For any prime $p\gt 5$,prove that there are consecutive quadratic residues of $p$ and consecutive non-residues as well(excluding $0$).I know that there are equal number of quadratic residues and non-residues(if we exclude $0$), so if there are two consecutive quadratic residues, then certainly there are two consecutive non-residues,therefore, effectively i am seeking proof only for existence of consecutive quadratic residues. Thanks in advance.

Solutions Collecting From Web of "Existence of Consecutive Quadratic residues"

Since 1 and 4 are both residues (for any $p\ge 5$), then to avoid having consecutive residues (with 1 and 4), we would have to have both 2 and 3 as non-residues, and then we have 2 consecutive non-residues.

Thus, we must have either 2 consecutive residues or 2 consecutive nonresidues.

i.e.: 1 and 4 are both residues, so we have R * * R for the quadratic character of 1, 2, 3 and 4. However we fill in the two blanks with Rs or Ns, we will get either 2 consecutive Rs or 2 consecutive Ns.

Edited:

To show that we must actually get both RR and NN for $p\gt 5$, we consider 2 cases:

$p\equiv -1 \pmod 4$: then the second half of the list of $p-1$ Ns and Rs is the inverse of the first half (Ns become Rs and the order is reversed), so that if we have NN or RR in the first half (using the argument above) then we get the other pattern in the second half.

$p\equiv 1 \pmod 4$: then the second half of the list is the reverse of the first half. Then if there is no RR amongst the first 4, then there must be an appearance of NN, i.e. sequence begins RNNR…, and if we fill in the dots (this is where we need $p>5$ – to ensure there ARE some dots!) with Ns and Rs trying to avoid an appearance of RR, then we have to alternate …NRNR…NR. However the sequence then ends with R, and the second half begins with R, so we eventually get RR.

(The comments about the second half of the list in the 2 cases are easy consequences of -1 being a residue or a nonresidue of p).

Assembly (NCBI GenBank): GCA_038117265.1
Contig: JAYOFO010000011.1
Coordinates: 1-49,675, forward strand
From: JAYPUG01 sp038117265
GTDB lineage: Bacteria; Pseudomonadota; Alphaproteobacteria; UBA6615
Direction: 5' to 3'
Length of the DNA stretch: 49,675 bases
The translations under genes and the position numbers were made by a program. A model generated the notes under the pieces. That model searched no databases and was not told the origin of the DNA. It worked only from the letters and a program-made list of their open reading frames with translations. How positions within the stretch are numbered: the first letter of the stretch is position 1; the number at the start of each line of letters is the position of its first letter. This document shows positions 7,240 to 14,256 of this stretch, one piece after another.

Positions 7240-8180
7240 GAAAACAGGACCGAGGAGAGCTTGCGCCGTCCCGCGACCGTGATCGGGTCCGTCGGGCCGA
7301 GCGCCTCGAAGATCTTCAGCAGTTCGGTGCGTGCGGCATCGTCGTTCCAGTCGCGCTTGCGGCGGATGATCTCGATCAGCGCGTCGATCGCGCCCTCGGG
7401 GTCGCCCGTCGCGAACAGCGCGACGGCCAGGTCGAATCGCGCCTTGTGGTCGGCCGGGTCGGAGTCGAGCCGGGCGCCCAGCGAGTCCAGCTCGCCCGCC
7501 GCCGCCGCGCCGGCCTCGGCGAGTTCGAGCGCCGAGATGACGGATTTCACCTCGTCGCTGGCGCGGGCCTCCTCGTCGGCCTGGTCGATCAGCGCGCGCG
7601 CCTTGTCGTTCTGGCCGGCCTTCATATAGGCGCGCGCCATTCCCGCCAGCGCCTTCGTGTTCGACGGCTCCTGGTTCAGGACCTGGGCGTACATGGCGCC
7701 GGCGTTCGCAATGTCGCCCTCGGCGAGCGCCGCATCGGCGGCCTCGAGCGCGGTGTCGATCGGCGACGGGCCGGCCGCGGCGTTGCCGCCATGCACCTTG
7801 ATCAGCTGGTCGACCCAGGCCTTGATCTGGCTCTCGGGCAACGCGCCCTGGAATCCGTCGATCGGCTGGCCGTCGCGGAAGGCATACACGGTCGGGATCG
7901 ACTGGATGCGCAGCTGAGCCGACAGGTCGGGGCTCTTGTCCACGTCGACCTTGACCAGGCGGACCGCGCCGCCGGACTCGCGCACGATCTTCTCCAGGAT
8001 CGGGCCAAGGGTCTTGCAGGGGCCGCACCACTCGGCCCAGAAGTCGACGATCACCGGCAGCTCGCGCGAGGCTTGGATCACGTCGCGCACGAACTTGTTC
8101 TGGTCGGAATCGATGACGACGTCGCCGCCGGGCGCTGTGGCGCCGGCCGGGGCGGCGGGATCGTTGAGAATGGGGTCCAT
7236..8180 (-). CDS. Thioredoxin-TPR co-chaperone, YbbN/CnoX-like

The number of $k\in[0,p-1]$ such that $k$ and $k+1$ are both quadratic residues is equal to:
$$\frac{1}{4}\sum_{k=0}^{p-1}\left(1+\left(\frac{k}{p}\right)\right)\left(1+\left(\frac{k+1}{p}\right)\right)+\frac{3+\left(\frac{-1}{p}\right)}{4},$$
where the extra term is relative to the only $k=-1$ and $k=0$, in order to compensate the fact that the Legendre symbol $\left(\frac{0}{p}\right)$ is $0$, although $0$ is a quadratic residue. Since:
$$\sum_{k=0}^{p-1}\left(\frac{k}{p}\right)=\sum_{k=0}^{p-1}\left(\frac{k+1}{p}\right)=0,$$
the number of consecutive quadratic residues is equal to
$$\frac{p+3+\left(\frac{-1}{p}\right)}{4}+\frac{1}{4}\sum_{k=0}^{p-1}\left(\frac{k(k+1)}{p}\right).$$
By the multiplicativity of the Legendre symbol, for $k\neq 0$ we have $\left(\frac{k}{p}\right)=\left(\frac{k^{-1}}{p}\right)$, so:
$$\sum_{k=1}^{p-1}\left(\frac{k(k+1)}{p}\right) = \sum_{k=1}^{p-1}\left(\frac{1+k^{-1}}{p}\right)=\sum_{k=2}^{p}\left(\frac{k}{p}\right)=-1,$$
and we have $\frac{p+3}{4}$ consecutive quadratic residues if $p\equiv 1\pmod{4}$ and $\frac{p+1}{4}$ consecutive quadratic residues if $p\equiv -1\pmod{4}$.

An elementary proof, too: if $p>5$, at least one residue class among $\{2,5,10\}$ must be a quadratic residue, since the product of two quadratic non-residues is a quadratic residue. But every element of the set $\{2,5,10\}$ is a square-plus-one, giving at least a couple of consecutive quadratic residues among $(1,2),(4,5),(9,10)$.